Snail of Approval featured on!

The folks over at ate their way through the whole list of Snail of Approval awardees! That’s some serious slow foodie dedication!

Check out their journey here.


Slow Food Bali in Let’s Eat! Magazine

Check out the full article here.


Screenshot 2015-04-20 14.05.10

Slow Food Bali in Let’s Eat!

Slow Food Bali in Let's Eat!

Slow Food Bali in Let’s Eat!


So happy to see Krupuk make the 2014 Saveur 100. And with such a stunning picture!Krupuk

The Ibus of Ubud Cuisine

Ubud Now and Then has a new series of blogs written by Janet De Neefe about the amazing icons of Ubud cuisine.

Ubud has been the home to a wok full of Balinese mums
 who have been satisfying the hearts and appetites of international
 visitors for many years. These ‘domestic goddesses’ have helped shape 
the eating style of Ubud and set it on its dining feet. Their recipe
 for success has been simple: home-cooked food served with lashings of
 gracious Balinese hospitality.

I often feel shy to be a non-Balinese, 
expounding knowledge on Balinese food amongst these spice divas. I bow
 to the humble and lasting contribution they have made to our beloved
 town. And writing this article took me into a time-honoured space that 
also made me somewhat nostalgic. That’s what memories do, I guess.

The first one was about Ibu Canderi  and the second about Ibu Okawati.  A great idea and we look forward to the next installment.

Organic Seed Alliance


Our Slow Food Bali Convivium Leader is heading to the 7th Organic Seed Alliance Conference!

The biennial Organic Seed Growers Conference brings together hundreds of farmers, plant breeders, researchers, university extension, certifiers, food companies, seed production and distribution companies, and other organic stakeholders in two days of presentations, panel discussions, and networking events. The agenda is packed and includes 70 experts in the fields of organic plant breeding, seed research, enterprise development, seed economics, policy, and more.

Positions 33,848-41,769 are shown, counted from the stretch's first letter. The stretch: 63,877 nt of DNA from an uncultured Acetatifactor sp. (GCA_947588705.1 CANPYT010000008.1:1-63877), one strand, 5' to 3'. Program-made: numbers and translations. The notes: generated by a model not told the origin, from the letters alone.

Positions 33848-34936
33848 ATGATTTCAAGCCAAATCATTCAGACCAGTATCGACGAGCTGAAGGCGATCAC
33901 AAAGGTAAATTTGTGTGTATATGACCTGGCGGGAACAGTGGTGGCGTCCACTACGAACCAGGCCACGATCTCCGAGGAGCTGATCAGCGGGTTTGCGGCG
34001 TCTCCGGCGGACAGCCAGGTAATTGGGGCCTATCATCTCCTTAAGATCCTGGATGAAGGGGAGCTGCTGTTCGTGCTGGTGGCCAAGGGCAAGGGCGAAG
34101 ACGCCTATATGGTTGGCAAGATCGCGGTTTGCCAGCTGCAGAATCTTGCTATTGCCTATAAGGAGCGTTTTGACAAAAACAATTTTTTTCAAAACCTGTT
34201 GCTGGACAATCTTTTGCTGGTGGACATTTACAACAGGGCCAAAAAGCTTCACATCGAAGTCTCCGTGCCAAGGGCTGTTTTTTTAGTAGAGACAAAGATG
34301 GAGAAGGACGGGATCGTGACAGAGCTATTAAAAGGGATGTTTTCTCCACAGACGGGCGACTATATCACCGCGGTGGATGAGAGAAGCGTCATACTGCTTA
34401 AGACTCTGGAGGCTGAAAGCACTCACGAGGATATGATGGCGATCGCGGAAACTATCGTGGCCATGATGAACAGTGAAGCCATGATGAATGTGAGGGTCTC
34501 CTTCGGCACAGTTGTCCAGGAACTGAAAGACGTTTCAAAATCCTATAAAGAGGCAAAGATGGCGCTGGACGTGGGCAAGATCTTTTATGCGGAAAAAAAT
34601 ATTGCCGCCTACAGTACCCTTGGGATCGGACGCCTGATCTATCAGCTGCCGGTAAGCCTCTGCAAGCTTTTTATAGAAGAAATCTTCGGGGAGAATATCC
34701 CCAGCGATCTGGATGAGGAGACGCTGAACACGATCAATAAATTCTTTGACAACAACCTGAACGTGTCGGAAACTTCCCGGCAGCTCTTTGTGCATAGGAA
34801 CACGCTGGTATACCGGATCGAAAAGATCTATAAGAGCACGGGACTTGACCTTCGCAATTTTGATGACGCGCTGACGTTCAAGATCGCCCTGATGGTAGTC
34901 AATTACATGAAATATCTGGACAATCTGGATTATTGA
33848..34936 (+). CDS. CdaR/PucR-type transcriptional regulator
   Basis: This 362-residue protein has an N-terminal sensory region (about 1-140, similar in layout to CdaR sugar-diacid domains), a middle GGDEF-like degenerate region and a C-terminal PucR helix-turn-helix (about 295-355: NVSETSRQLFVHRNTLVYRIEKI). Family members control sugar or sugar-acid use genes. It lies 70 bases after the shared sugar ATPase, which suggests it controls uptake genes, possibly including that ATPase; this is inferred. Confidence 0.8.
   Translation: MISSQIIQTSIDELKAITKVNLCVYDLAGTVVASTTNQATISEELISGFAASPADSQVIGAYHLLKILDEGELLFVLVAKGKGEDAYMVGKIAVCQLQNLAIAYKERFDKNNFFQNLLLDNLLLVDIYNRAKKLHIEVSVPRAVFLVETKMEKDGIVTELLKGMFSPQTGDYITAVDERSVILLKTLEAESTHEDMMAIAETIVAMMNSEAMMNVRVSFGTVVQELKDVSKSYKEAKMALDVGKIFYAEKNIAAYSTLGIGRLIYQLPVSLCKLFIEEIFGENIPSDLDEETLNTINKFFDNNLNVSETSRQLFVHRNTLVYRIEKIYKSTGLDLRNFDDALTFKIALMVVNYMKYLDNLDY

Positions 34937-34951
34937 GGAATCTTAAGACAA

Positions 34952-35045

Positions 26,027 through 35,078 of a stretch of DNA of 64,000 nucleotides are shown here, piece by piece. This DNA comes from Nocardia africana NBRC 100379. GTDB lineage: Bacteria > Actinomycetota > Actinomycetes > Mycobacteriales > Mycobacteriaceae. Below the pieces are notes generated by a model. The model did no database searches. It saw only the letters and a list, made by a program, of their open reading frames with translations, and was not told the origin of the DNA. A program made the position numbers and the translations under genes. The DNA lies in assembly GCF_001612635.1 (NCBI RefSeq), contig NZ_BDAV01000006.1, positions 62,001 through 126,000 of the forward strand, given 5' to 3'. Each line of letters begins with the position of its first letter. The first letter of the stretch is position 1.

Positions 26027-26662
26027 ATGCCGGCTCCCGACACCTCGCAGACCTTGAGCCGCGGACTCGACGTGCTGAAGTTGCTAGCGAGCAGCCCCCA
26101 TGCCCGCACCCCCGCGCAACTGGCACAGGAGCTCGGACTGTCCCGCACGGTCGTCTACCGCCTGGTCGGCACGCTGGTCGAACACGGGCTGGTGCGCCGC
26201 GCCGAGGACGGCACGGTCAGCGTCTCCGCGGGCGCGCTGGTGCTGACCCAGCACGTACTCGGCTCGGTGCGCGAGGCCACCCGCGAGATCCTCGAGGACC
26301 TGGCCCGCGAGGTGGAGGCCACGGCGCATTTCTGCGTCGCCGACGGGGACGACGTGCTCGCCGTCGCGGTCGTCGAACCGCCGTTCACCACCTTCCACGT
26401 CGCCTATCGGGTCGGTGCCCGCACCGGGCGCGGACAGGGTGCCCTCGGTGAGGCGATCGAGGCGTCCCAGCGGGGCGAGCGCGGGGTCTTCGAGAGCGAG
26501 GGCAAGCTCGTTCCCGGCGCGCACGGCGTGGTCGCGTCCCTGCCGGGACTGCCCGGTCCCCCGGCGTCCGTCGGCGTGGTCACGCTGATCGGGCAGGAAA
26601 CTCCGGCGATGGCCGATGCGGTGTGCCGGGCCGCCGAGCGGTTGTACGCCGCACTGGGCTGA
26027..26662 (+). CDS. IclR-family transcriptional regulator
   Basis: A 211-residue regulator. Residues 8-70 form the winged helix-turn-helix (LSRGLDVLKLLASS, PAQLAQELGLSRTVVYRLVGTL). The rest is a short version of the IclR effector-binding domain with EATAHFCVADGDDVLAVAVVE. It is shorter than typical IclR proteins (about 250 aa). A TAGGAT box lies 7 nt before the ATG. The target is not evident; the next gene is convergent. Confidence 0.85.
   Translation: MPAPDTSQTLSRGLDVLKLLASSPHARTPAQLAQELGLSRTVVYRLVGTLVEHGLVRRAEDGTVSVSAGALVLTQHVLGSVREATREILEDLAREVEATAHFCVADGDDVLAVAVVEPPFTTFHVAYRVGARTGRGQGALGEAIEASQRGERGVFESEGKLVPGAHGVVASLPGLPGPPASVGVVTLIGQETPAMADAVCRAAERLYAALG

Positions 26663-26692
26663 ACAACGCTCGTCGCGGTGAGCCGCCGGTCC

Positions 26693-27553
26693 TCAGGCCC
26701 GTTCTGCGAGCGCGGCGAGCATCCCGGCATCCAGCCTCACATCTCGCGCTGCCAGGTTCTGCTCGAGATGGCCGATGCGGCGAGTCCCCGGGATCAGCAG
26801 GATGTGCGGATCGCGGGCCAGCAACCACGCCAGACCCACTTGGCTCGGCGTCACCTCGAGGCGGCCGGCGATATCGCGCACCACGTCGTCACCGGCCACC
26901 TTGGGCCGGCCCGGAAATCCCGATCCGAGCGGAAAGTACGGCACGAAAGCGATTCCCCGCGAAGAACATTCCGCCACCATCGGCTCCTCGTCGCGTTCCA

Can’t wait to see what we can put into practice in Indonesia and Bali. It is a long-held dream of Slow Food Bali to help set up the first Indonesian Seed Bank, so we hope this is the first step towards realizing that goal!




Meet the Salak

Great article from the Smithsonian Magazine, all about the salak. Slow Food Bali would love to see this become a passenger on the Ark of Taste!

“First you open the snake skin,” he says, plucking up one of Monsaro’s salaks and making quick work of its covering. Inside, lobes of garlic-like meaty fruit await. “Then, clean off the little skin,” he instructs, indicating a thin, film-like coating encasing each segment of the yellowish white fruit, like that found on a boiled egg. “The white salaks are the best,” he shrugs, handing us the more-yellow-than-white fruit. We pucker up at the salak’s unfamiliar acidity and spongy texture, which leaves our mouths seemingly both dry and full of citrusy juices at the same time. Within each lobe, a few more nibbles expose a large, dull seed in the same shade of brown as the snakefruit’s exterior.”

 Read more:


Kopi Luwak and Animal Cruelty

We have been watching with interest as the media begins to uncover the true story behind the kopi luwak (coffee from from civet cat feces) industry in Indonesia. So many people around the world and tourists who come to Bali seek this novelty product without realizing that they are feeding an incredibly cruel practice. More information can be found in articles such as this one from The Guardian, Civet coffee: Why it’s time to cut the crap.